The Hopeful Politics of “Everyday Attentive Reciprocity”

In the wake of the recent US presidential election, I've been drawn into a few efforts to re-imagine what faithful Christian politics might look like. These efforts have compelled me to start re-reading Stanley Hauerwas and Romand Coles important book: Christianity, Democracy, and the Radical Ordinary: Conversations between a Radical Democrat and a Christian (Cascade Books, 2008 -- This book was featured recently on a list of recommended books on cultivating Christian faithfulness in the Trump age that I compiled for The Englewood Review of Books.)In the book's introduction, I encountered … [Read more...]

Scot McKnight – A Fellowship of Differents [Patheos Book Club]

A Fellowship of Differents: Showing the World God's Design for Life Together Scot McKnight Hardback: Zondervan, 2015 [ This post is part of the Patheos Book Club]  In the Slow Church book, John and I write: Let’s pause for a moment to consider the great diversity of God’s creation. Limiting our focus to Earth—just one of an estimated 100 billion planets in the Milky Way, which is itself just one of at least 175 billion galaxies in the universe—and limiting ourselves even further to dry land, think of the brilliant variety of landscapes, climates, peoples, languages an … [Read more...]

Ragan Sutterfield – This is my Body [Patheos Book Club]

This Is My Body: From Obesity to Ironman, My Journey into the True Meaning of Flesh, Spirit, and Deeper Faith By Ragan Sutterfield Hardback: Convergent Books, 2015.One of the main themes of Slow Church is recognizing the fragmentation that we live within in the twenty-first century. One such type of fragmentation the the divide between the body and the spirit (or between the physical and the spiritual).  Beyond recognizing divides such as these, we also need to structure our lives in ways that doesn't not further propagate the fragmentation and even start to bring the divided spheres … [Read more...]

Two Slow Church-related ebooks on sale now!

For these of you who haven't seen it yet, I have been working this year on a new web project: ThriftyChristianReader.com   Today, my search for the best, current ebook deals turned up two important sale ebooks related to Slow Church:   If you read Kindle ebooks, be sure to download both of these. (If you don't... download at least the FREE one, and Amazon has apps that will let you read it on your laptop, iPad, tablet or phone...)   FREE for Kindle (Feb 23-24)… Franchising McChurch: Feeding Our Obsession with Easy Christianity   Thomas White and Jon Mark Y … [Read more...]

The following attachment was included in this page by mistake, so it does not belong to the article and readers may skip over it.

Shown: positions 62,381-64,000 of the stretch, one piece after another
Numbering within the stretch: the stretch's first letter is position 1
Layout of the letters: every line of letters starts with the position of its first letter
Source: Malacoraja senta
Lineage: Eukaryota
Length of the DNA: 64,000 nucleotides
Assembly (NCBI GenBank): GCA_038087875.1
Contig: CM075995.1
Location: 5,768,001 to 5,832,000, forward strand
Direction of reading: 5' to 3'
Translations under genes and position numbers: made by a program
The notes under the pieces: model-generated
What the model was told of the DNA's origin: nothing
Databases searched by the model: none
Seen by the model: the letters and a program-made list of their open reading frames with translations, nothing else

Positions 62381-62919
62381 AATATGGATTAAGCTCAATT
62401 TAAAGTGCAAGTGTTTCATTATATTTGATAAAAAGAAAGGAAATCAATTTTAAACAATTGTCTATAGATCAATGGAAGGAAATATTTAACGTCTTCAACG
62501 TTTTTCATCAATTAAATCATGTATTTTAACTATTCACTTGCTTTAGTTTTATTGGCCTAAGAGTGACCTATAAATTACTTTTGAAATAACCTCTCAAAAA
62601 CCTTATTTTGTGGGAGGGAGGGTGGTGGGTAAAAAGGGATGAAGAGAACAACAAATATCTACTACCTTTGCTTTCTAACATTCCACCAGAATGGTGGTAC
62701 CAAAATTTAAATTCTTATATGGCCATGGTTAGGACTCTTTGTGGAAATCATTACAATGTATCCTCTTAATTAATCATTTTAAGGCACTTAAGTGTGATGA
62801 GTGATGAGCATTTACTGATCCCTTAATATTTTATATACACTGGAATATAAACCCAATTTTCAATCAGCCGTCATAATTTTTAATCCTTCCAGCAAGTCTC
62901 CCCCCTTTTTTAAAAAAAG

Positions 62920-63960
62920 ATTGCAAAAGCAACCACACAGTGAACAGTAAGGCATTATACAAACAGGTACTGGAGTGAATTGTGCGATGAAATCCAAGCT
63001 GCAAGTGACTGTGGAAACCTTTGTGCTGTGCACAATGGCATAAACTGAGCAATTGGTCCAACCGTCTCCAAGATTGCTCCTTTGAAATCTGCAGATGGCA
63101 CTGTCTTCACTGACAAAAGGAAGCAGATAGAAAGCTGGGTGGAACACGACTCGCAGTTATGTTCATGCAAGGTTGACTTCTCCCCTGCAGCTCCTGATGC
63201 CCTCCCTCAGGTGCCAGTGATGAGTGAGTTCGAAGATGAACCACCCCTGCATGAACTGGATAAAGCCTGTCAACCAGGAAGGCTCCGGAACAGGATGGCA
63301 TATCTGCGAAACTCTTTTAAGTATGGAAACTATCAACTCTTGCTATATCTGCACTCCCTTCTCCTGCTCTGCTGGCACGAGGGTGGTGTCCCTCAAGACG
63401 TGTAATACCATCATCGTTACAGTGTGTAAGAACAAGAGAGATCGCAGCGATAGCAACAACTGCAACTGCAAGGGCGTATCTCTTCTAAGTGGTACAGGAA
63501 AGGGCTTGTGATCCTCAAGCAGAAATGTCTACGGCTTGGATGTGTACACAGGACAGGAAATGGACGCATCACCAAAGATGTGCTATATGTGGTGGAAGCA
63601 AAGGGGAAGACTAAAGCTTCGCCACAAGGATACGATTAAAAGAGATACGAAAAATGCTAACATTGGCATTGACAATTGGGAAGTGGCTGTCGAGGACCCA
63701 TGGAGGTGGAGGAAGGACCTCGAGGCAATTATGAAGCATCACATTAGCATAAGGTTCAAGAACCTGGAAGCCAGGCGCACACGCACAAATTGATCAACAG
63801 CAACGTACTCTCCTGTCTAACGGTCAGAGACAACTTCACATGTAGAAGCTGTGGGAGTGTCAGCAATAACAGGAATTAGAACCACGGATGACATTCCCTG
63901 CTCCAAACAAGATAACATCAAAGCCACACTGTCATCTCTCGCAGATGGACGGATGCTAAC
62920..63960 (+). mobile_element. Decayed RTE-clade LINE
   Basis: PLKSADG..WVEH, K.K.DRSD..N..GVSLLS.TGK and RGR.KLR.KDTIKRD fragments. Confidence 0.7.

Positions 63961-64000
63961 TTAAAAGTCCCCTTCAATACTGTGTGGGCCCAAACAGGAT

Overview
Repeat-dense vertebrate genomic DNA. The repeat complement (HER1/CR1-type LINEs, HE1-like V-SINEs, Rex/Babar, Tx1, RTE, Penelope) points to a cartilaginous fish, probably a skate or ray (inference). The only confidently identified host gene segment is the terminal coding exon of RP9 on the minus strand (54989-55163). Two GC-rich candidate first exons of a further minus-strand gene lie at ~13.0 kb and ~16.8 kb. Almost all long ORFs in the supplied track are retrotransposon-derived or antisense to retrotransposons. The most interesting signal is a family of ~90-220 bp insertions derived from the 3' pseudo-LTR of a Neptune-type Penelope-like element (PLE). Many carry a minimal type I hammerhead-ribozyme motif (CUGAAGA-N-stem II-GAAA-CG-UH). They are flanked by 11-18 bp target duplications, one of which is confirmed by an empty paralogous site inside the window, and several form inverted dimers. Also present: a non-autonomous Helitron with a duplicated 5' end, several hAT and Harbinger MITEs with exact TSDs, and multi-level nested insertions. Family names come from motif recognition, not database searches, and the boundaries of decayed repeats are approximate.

Ken Wytsma – The Grand Paradox [Patheos Book Club]

[ This post is part of the Patheos Book Club discussion of THE GRAND PARADOX ]The Grand Paradox: The Messiness of Life, the Mystery of God and the Necessity of Faith Ken Wytsma Hardback: Thomas Nelson, 2015.In my early years of college, I went through somewhat of a crisis of faith, questioning who God was and how God relates to humanity. It was a pretty bleak time, but eventually through long series of conversations with friends and through reading certain works of writers in the Christian tradition like C.S. Lewis, Madeleine L’Engle and Frederick Buechner, I eventually grew into a … [Read more...]

An Interview with Tim Suttle

Tim Suttle's Shrink: Faithful Ministry in a Church-Growth Culture was one of our favorite books of 2014. In fact, Chris has said that Shrink is "one of the wisest and most significant evangelical books" that he's read in the last decade. I would agree with that. The book is deeply resonant with the themes of Slow Church.I had the opportunity to interview Tim for the most recent print edition of the Englewood Review of Books. I encourage you to check it out. Below you'll find an excerpt from the published interview and bonus material we couldn't bear to leave on the editing room floor. We th … [Read more...]

Worst Christian Book Covers of 2014…

The Englewood Review of Books has just released its annual list of The Worst Christian Book Covers.   As usual the list has gotten mixed reviews: many folks in the publishing business get a good laugh and laud the list for calling out poor workmanship; others chide us for what they perceive as meanness and mockery (see the comments on the list for instance).  So, why do we do the list year after year?  My friend Karen Swallow Prior wrote a wonderful reflection on last year's list for Christianity Today, and in it she articulated well our intent:Bad Christian art that reflects a l … [Read more...]

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